We are not saints. We make mistakes and we are not above criticism of any kind. You have the right not to help rebuild the country, and you have the right to criticize those who are trying to do it, but you don’t have the right not to help and only criticize that things aren’t exactly to your liking. If you don’t like something, change it. That was the lesson of the Jan25 revolution after all, you know?
So please, if you agree with our vision, join us, and if you can’t, simply defend us. We have achieved so much, that it would be a sin to stop now.
Help us! We need you!
(A Jan25 Protester)
* © Sandmonkey
* This article first appeared on Rantings of a Sandmonkey.
* Please send comments to email@example.com or comment online at Pambazuka News.
When ‘civil-societyism’ fronts for barbarism
If Muammar Gadaffi’s wicked son Saif al-Islam is to be believed, we will soon be witnessing ‘rivers of blood’ in Benghazi in Libya to shame even the Middle East’s most murderous tyrants, worse even than Israel’s massacre of 1,400 Gaza residents two years ago and its 2006 invasion of Lebanon (although probably shy of the US army’s depopulation of Iraq by what The Lancet medical journal estimated to be a million dead civilians courtesy of oil-crazed Washington’s 2003 invasion).
Looking at the Libyan carnage from South Africa, we see both grubby local fingerprints and soaring global ‘cosmopolitan democracy’ rhetoric that together need exposure to the light, so that neither are ever used again to bolster a dictatorship.
The regime’s attacks on its citizenry, Saif al-Islam (38) warned the BBC and Sky News on Sunday, will intensify in coming days: ‘This is our country, we will never, ever give up and we will never, ever surrender. This is our country. We fight here in Libya, we die here in Libya.’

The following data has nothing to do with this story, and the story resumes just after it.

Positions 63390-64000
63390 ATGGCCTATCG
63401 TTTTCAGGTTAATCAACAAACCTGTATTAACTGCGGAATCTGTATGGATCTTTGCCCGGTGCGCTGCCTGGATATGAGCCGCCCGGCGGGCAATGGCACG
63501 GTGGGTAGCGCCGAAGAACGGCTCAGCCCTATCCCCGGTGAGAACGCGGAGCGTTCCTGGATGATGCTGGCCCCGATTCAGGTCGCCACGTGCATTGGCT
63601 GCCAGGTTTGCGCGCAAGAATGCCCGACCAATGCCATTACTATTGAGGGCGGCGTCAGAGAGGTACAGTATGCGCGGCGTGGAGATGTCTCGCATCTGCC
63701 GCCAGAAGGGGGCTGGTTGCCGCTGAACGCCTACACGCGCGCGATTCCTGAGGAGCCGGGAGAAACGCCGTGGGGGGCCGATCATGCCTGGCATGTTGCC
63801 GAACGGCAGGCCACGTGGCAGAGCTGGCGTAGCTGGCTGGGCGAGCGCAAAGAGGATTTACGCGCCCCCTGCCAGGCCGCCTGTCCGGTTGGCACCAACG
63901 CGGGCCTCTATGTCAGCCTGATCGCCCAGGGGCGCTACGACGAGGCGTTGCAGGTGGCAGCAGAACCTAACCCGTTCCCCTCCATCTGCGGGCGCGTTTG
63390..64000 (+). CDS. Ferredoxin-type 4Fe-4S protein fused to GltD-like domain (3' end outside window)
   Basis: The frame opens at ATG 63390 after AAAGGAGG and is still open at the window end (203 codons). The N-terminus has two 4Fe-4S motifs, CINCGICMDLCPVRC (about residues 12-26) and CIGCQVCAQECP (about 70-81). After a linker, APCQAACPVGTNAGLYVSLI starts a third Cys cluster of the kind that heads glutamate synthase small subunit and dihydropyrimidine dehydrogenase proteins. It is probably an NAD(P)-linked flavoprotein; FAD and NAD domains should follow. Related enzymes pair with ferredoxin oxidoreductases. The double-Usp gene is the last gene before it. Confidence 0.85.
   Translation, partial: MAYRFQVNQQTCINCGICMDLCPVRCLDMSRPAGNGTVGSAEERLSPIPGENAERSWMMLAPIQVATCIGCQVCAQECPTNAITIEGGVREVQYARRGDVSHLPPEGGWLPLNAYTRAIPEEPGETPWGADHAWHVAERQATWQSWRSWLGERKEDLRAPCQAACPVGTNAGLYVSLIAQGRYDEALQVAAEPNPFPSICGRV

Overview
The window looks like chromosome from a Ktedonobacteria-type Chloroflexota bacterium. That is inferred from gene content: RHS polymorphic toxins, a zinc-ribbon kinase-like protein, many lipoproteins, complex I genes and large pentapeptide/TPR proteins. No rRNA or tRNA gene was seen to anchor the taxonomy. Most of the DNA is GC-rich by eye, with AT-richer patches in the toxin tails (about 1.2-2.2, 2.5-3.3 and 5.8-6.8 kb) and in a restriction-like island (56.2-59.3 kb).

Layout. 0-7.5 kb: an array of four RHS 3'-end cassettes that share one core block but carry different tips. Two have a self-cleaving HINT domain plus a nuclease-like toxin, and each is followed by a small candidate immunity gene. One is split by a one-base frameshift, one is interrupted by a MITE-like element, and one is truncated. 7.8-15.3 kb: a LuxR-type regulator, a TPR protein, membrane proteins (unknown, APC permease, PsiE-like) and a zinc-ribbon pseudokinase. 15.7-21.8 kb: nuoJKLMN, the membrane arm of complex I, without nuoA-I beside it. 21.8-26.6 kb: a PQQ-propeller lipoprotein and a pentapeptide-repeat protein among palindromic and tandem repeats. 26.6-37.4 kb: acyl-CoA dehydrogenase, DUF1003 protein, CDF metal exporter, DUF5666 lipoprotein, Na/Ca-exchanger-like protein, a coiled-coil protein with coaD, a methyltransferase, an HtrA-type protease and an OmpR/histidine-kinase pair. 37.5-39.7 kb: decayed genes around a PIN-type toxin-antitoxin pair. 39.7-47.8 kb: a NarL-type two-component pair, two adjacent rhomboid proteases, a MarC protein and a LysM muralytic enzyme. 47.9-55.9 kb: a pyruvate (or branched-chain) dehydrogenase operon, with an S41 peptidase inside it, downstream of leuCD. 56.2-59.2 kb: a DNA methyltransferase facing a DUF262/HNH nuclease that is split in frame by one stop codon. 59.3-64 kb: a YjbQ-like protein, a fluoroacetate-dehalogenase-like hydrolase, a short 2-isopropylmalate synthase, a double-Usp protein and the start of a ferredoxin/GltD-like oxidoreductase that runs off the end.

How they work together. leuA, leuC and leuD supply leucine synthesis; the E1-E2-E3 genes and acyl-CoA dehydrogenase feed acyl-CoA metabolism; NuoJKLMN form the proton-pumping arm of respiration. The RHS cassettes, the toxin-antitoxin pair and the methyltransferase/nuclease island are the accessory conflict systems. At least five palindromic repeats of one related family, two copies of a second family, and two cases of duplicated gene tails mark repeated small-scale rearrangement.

Hundreds are dying on Gadaffi’s orders already. In addition to British and US made guns and tanks, some of his army’s weaponry is of South African origin. Pretoria’s state-owned Denel corporation has flogged weapons of mass civilian destruction to Libya, with a seal of approval from National Conventional Arms Control Committee chair Jeff Radebe, who doubles as SA Minister of Justice. In Denel’s June 2009 newsletter, Insights, we learn, ‘As a result of the display of our infantry weapons, like 40mm AGL, NTW-20 anti-materiel rifle, SS77 and Mini SS machineguns, as well as artillery capability, missiles, aircraft maintenance and mine action services, Denel is already negotiating contracts in Libya.’
Dust storms ordinarily make it difficult to target pesky protesters scurrying to safety, so Gadaffi’s army will happily deploy Denel’s notorious Rooivalk attack helicopters. For as Denel Aviation chief executive Ismail Dockrat told DefenseWeb.co.za just before his 2009 sales trip to Tripoli, ‘We have identified North Africa and the Middle East as key markets in which Denel Aviation can leverage its brand.’
So too did singers Mariah Carey, Beyonce Knowles and Nelly Furtado leverage their brands - doing personal concerts - in exchange for millions of dollars of Gadaffi oil money.